Canon gave us an amazing 4K projector in the REALiS 4K500ST and the REALiS 4K501ST multimedia projectors. Both provide amazing color and clarity. Now, Canon has taken the idea of a native 4K LCOS projector and added a laser engine. The REALiS 4K600STZ has been aimed at those venues that need added clarity and detail. These venues include medical facilities, museums, simulation facilities, and even planetarium applications.
The 4K600STZ is a native 17:10 aspect ratio, full 4K resolution (4096 x 2400) projector and provides 6000 Lumen light output, in a 57.3 lb. package. Even as bright and impressive as this projector is, it still is a quiet 37.0 dB at full light output. The projector includes four DVI-D connections and two HDMI 2.0a, HDR capable connections. No, there are not any analog connections found here.
The projector includes respectable lens management. All functions are electrically controlled, including zoom, focus, and lens shift. While there are no alternative lens options, the supplied lens is of the quality we have come to expect from Canon. The provided lens has a somewhat short variable throw range. The lens ratio is from 1.0 – 1.3:1, so this projector needs to be installed a little closer to the screen than many other projectors. Lens shift on the 4K600STZ is adjustable in both vertical (0% to 60%) and horizontal (±10%) planes.
As just a reminder, Canon is known for using LCoS (Liquid Crystal on Silicon) engines. This projector provides the high-quality color accuracy expected from the Canon LCoS technology to create projectors that are capable of very accurate color reproduction. In the case of the 4K600STZ, it includes a DICOM simulation mode to meet the medical imaging requirements.
I’d also like to share a little about 4K. Today, we hear a lot about 4K and Ultra-High Resolution (UHD) and while we use the two terms interchangeably, they are not the same. UHD is a slightly lower resolution, 3840 x 2160 and true 4K is 4096 x 2160. This may seem like a small difference, but to the content producers it is significant. 4K is a professional production and cinema standard and UHD is a consumer display and broadcast standard.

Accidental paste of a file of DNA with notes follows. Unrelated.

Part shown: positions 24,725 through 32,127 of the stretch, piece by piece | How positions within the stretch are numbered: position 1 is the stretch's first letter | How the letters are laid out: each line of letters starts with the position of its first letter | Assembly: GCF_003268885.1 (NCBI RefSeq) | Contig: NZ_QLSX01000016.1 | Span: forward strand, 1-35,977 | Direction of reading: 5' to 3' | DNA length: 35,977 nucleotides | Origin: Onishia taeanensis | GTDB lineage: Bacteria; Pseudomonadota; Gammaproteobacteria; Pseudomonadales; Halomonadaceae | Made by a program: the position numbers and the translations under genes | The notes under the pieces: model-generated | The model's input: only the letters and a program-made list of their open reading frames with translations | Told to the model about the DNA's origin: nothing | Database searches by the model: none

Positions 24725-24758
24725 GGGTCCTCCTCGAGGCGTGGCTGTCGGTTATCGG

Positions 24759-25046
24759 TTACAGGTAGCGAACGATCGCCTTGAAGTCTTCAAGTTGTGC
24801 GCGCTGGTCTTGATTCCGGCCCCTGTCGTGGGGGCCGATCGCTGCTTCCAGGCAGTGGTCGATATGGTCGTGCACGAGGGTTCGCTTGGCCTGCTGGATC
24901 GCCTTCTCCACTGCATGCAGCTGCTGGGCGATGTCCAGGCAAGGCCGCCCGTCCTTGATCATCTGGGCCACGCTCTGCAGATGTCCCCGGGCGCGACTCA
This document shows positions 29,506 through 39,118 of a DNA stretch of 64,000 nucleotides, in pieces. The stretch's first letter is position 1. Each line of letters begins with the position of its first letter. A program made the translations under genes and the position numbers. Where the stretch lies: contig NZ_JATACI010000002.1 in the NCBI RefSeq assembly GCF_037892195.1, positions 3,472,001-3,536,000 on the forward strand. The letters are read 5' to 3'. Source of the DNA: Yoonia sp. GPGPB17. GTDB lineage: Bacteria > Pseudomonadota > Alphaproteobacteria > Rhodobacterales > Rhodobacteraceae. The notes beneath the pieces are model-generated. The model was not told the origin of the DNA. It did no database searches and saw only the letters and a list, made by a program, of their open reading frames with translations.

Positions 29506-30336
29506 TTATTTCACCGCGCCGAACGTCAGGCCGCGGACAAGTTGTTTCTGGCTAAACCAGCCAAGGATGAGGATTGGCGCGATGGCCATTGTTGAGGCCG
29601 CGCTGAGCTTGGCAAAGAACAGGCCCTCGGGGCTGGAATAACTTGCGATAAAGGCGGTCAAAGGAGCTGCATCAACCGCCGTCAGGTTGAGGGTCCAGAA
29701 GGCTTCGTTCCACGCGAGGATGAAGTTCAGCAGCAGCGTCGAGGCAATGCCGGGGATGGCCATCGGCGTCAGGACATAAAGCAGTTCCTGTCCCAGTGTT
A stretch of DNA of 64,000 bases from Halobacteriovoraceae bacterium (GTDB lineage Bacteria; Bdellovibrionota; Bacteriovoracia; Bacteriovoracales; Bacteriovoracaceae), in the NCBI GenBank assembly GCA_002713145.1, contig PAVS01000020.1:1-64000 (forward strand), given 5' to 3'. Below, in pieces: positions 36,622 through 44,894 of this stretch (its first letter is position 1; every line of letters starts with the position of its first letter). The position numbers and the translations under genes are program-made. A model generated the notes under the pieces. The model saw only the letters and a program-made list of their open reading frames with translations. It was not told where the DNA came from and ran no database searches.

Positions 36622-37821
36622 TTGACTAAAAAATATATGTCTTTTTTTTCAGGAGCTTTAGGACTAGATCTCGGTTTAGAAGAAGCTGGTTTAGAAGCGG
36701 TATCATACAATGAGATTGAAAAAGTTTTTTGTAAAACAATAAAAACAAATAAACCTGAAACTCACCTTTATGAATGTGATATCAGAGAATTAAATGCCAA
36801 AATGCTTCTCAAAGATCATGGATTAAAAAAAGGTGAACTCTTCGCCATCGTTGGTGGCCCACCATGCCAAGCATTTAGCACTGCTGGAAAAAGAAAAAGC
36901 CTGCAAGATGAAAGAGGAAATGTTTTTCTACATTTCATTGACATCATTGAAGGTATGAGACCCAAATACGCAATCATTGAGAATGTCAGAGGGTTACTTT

So with a little knowledge about 4K, we turn to projectors. There are two types of 4K projectors available. One version creates 4K from a 1080p panel and the other uses a native 4K engine. The version that uses a native 1080p panel creates the 4K image through a process called Pixel shifting. These pixel-shifting projectors use each pixel 4 times by manipulating the pixels to generate the higher resolution image. Why two versions? Simple. Cost. Creating a 4K, pixel shift projector is far less expensive than using the much more expensive 4K chip(s).
Canon has developed a projector that is all about image quality. From the native, true 4k engine to a lens with some very special features. And, Canon has included almost every feature I could ask for in a projector.
Let’s look at the lens first. For now, there is only one lens and while it has a limited zoom range, it carries an impressive pedigree. All of the knowledge that Canon has gained by creating high-quality capture lenses has been put to use in developing the lens for the 4K600STZ. It may not be obvious to the non-technical consumer, but as the need for higher resolution grows, the complexity of the optics also increases, as does the cost. When the projector can produce an incredible image, the lens must be capable of maintaining accuracy from the center of the image to the corners and not add any distortion. The lens has a range of 1.0 – 1.3:1.
The lens has another clever feature that makes it special. In the case of the 4K600STZ, Canon has developed a lens with a feature called Peripheral Focus. What peripheral focus provides is the ability to offset the edge focus away from the center plane. In this case the offset can be as much as 3 feet. Now that may seem to be excessive, but if you consider that the projector can be used to create a single-channel planetary image (projecting a star-field into a dome), it is indispensable.